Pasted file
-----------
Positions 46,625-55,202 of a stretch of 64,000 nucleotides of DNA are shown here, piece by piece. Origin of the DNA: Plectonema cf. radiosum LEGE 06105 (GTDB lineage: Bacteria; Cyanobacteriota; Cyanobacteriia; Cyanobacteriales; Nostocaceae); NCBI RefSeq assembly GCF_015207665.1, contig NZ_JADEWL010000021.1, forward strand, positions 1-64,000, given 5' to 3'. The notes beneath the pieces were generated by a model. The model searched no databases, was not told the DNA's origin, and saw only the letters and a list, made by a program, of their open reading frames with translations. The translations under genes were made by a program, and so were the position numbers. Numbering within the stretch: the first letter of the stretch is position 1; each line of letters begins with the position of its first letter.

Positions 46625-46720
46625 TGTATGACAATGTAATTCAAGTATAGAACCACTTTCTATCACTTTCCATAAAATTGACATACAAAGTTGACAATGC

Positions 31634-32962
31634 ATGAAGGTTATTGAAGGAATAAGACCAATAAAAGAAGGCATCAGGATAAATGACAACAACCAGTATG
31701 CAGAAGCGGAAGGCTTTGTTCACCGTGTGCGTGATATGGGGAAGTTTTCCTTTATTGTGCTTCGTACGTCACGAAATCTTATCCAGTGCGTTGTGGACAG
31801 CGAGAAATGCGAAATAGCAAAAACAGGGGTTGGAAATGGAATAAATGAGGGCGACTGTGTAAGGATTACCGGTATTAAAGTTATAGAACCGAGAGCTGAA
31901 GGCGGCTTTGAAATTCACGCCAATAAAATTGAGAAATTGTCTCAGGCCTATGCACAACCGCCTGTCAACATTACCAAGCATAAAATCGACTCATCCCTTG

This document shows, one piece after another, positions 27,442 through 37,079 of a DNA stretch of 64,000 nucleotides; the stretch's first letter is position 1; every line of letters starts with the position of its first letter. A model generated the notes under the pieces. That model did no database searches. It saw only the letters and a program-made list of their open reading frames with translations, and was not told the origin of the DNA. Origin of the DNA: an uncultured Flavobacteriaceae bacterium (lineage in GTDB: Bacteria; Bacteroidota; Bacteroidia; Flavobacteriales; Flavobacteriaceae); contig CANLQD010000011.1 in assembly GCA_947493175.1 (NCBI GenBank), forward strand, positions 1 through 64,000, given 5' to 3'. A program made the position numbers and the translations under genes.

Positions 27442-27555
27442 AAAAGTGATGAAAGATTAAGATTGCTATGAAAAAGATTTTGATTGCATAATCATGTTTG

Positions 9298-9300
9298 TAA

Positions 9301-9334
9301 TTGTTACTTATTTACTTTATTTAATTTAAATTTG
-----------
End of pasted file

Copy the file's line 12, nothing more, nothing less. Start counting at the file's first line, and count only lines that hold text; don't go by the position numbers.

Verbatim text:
Positions 9298-9300